Safeguarding responsibilities can override an agreed reference
Safeguarding responsibilities can override an agreed reference, but other employers risk breach of contract claims if they deviate from the words negotiated.
The case of Camurat v Thurrock Borough Council considered whether not sticking to a reference agreed as part of a settlement agreement could amount to a breach of contract or a breach of the employer's duty of care to the employee to exercise reasonable care and skill in providing a reference.
Camurat was a teacher at a school run by Thurrock Borough Council. Several allegations of misconduct were made against him relating to 'inappropriate use of force .... in respect of his dealing with pupils'. Two allegations were investigated and letters of professional advice issued to him. However, the final incident led to him receiving a final written warning and agreeing an exit from the school rather than returning to teach.
Camurat left the school by way of a compromise agreement (now called settlement agreements). The compromise agreement contained an agreed written reference, which is not unusual when setting out the terms on which an employee is to leave. A clause within the compromise agreement stated that 'Any written reference which any third party may request the employer to give in relation to the employee will be in the terms set out in Schedule 2'.
Subsequently, the local authority referred him to the Independent Safeguarding Authority (which decided he should not be barred from working with children). The employer also provided information to Essex Police detailing when during his employment the misconduct allegations had been made. The police reproduced this chronology, with some omissions, in the Enhanced Criminal Record Check (ECRC) for Camurat. As a result, he lost a teaching job at another school and only succeeded in getting the ECRC cleared five years later.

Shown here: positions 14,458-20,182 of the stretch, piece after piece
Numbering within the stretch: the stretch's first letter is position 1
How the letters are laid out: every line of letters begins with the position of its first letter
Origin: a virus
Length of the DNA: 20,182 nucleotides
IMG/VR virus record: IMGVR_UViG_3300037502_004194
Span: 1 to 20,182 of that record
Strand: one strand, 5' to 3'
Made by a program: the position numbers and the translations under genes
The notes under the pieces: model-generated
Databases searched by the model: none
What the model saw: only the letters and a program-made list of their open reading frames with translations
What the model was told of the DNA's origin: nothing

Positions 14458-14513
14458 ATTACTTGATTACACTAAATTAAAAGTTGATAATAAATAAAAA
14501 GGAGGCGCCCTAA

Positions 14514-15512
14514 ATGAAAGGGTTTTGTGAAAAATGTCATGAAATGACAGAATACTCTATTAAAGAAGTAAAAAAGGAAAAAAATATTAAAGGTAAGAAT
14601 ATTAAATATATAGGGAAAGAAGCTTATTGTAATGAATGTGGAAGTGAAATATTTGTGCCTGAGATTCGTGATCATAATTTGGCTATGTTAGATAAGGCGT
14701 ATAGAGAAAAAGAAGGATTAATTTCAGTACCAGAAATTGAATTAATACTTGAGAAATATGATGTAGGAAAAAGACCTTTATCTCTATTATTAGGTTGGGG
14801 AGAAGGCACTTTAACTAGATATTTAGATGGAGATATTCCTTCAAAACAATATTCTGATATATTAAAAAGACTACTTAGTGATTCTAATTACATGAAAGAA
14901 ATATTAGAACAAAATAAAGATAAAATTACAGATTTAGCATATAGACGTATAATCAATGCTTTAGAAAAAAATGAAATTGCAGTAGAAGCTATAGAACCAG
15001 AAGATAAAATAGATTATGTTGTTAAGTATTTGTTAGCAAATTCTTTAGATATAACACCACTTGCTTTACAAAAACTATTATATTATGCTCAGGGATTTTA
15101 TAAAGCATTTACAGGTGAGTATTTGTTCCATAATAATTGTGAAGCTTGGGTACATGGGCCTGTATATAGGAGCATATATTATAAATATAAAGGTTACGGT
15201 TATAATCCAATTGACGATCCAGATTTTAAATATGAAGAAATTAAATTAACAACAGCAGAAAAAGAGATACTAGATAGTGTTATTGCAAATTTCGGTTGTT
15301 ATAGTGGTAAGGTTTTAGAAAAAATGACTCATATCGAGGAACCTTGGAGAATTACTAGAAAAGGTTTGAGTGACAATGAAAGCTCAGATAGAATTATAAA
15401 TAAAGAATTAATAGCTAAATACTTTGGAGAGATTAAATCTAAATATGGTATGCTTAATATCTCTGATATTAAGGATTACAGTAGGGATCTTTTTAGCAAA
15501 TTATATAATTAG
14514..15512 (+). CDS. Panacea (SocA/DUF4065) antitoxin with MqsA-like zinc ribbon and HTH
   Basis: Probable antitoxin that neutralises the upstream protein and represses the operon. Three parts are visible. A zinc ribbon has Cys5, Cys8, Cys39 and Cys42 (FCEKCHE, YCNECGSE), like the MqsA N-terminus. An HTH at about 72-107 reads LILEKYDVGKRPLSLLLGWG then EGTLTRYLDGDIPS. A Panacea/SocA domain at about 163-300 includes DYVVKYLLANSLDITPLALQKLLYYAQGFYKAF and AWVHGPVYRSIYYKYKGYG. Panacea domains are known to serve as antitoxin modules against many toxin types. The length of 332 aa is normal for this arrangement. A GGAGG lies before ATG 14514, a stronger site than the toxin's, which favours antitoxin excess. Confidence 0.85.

Camurat brought civil proceedings in the High Court against the local authority. The claims were for breach of contract (in relation to the settlement clause), negligence, misrepresentation and malicious falsehood. All the claims were dismissed, although Camurat has been given permission to appeal to the Court of Appeal.
The High Court held that the settlement clause referring to third parties could not require the local authority to 'decline a request by the police or anybody interested in safeguarding issues'. The employer was under a statutory duty to provide disclosure for safeguarding purposes and it would be neglecting this duty if it restricted itself to the reference in the compromise agreement. Any such restriction would, therefore, be void.
With regard to the negligence claim, the judge explained that if the employer's duty of care to Camurat prevented it from disclosing such information, then it would potentially be putting the safety of children at risk, and would also be discouraging those who had a duty to provide assistance to the police in relation to safeguarding matters.
This case will assist those employers who have a duty to provide certain information to the police and other safeguarding bodies, such as those operating in sectors which deal with children and vulnerable adults. They will know they are able to comply with their statutory safeguarding duties without fear of breaching their duty to the employee.
However, employers should be wary of relying on this judgment when providing references outside of those sectors. It is important to remember that although preventing the disclosure was held to be contrary to public policy, this will be a limited argument for many employers.
When agreeing a reference as part of a settlement agreement, it is not usually advisable for employers to deviate from the wording agreed, as to do so could amount to breach of contract. Employers should, however, ensure the agreement allows for amendments in the event that new information comes to light which means the reference would be inaccurate or misleading for prospective employers.
This article first appeared on CIPD.